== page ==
"I don't remember how it happened but next she spoke as if the test was just a formality, as if I already had gestational diabetes and the baby was already suffering.
My husband tried talking to her, explaining there are better ways to list out the risks than saying my baby will die. Her response was she was "just doing her job." He tried talking to her more than once but she always blamed my anxiety and her need to do her job."
"It's been nearly nine years since the birth of my daughter, and although I've moved on from the birth experience I had, listening to the traumatic birth stories of others has made me want to share my own. I really hope that doctors and hospitals end up reading these stories to improve the care that they give to women giving birth in the future."
"Things need to change. Mothers need to be in charge of their delivery unless it is medically necessary for a doctor to take charge. In that instance the doctor needs to show respect. We as mothers need to be given the information to make informed decisions. Given options for our bodies and babies instead of being told what to do. We shouldn't feel unimportant or like a number/scheduled slot to the doctors delivering our babies."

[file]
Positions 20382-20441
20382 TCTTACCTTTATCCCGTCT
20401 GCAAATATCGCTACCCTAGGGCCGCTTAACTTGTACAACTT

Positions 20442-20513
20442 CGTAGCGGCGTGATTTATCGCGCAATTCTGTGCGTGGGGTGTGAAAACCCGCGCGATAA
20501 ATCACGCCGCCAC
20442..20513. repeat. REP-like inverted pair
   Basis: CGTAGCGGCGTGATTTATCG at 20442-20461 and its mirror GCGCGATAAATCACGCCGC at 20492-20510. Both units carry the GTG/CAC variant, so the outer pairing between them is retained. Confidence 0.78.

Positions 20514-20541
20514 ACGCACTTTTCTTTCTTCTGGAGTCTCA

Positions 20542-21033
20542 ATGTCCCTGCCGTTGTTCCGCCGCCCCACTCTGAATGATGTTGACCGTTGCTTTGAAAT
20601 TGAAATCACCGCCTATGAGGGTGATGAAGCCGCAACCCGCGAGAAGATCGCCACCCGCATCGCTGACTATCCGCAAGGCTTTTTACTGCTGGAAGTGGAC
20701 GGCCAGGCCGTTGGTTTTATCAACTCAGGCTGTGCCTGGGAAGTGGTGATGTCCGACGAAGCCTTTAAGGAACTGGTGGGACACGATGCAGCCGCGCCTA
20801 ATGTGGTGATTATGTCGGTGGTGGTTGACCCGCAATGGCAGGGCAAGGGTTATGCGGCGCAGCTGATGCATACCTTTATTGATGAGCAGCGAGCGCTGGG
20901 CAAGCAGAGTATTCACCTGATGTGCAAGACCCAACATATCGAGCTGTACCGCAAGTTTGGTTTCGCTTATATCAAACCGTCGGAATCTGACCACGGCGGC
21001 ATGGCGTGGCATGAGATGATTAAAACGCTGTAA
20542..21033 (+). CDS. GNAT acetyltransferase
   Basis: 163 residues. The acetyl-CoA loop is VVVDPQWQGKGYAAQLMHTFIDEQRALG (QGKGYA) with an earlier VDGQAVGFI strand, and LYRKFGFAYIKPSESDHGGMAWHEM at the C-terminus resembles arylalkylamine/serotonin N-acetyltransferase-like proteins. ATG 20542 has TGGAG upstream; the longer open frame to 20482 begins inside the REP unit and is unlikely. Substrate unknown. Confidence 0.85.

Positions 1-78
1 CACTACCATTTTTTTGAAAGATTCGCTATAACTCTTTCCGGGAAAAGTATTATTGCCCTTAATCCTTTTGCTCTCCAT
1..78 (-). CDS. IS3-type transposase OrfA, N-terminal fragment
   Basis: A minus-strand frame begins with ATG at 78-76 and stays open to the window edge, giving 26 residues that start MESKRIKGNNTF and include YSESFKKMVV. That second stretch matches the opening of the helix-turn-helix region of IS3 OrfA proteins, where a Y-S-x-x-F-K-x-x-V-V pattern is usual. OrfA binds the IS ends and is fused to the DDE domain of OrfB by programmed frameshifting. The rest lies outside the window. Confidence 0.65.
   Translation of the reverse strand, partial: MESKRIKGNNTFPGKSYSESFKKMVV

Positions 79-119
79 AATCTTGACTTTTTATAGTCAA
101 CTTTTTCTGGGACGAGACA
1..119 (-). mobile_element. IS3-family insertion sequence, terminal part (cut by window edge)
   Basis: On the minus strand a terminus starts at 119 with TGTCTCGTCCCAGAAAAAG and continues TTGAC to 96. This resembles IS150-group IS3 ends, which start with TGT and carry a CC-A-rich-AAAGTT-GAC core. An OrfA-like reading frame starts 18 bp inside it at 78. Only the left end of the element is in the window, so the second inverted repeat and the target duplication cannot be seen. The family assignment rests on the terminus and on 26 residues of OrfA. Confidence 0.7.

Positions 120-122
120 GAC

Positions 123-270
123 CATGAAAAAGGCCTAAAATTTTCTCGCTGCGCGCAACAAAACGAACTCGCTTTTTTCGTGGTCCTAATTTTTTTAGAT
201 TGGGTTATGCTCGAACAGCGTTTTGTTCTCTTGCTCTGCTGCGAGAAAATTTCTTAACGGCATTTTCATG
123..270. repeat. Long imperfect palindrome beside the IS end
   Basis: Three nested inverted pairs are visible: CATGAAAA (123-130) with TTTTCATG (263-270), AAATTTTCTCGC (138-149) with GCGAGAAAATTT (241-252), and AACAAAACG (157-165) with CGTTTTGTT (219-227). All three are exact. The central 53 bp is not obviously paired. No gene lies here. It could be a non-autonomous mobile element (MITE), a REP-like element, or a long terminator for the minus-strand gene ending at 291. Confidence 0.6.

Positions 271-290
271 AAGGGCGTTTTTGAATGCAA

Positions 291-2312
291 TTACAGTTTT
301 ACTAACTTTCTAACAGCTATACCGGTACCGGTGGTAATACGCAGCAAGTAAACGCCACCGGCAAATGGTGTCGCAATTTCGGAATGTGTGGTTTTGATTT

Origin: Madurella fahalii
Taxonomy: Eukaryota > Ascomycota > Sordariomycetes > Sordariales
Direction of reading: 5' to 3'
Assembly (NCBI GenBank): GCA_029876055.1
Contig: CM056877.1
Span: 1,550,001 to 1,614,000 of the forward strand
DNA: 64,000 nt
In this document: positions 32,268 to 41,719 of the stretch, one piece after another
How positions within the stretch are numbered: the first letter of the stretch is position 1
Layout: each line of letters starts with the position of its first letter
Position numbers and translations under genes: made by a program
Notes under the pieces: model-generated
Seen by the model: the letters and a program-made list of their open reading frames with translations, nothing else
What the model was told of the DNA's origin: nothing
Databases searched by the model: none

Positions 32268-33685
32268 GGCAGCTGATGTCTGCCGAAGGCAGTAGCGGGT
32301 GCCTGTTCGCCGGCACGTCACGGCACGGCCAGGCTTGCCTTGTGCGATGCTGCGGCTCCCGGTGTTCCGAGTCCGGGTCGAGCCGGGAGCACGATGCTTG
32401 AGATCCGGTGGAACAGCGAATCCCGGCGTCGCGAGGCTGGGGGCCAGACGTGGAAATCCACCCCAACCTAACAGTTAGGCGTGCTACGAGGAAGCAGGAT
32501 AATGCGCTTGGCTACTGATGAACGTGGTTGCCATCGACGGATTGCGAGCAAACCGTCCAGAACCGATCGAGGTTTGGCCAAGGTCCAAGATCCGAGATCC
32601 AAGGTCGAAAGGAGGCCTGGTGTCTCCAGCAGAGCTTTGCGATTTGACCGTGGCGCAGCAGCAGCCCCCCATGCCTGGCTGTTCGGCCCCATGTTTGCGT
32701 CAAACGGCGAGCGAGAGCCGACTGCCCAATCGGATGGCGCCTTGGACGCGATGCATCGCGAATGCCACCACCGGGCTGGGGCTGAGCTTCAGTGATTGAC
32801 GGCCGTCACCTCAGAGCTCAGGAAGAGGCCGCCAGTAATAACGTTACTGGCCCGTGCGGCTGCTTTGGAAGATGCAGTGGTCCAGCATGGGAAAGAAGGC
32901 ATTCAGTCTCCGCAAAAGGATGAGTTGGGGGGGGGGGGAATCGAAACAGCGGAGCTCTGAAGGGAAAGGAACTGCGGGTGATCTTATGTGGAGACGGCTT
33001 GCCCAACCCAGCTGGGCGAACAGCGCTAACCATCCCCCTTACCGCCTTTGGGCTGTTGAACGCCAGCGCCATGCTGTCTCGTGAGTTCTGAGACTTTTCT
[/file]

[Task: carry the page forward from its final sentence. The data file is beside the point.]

"I want people to know I'm sure to the midwives and everyone else this just looked like a run-of-the-mill birth. It wasn't long or complicated and both I and my baby were physical healthy, but it's what's on the inside that matters. I hope women reading this can learn from all these experiences and find the courage to say no to disrespectful care providers."
"I feel like I didn’t advocate for myself and didn’t demand explanations to what they were doing and why. I allowed them to unnecessarily intervene. They broke my water and administered pitocin to speed it up. I could have laboured on my own longer since I was progressing just fine."
"The nurse kept trying to push the epidural on me which I had to refuse several times. I'm not sure whether it was because they believed that it would be the best way to deliver or they just wanted to keep me in the bed and control my labour."
"a trend began to emerge that bothered me. While speaking to women of colour, especially those whose first language was not English, I found that they reported having much less choice in how they were treated by their doctors than I did."
"The OB said they might as well deliver her by forceps now, and said out loud "let's give this baby a little more room, shall we", and I heard and felt the scissors cut into me as he gave me an episiotomy."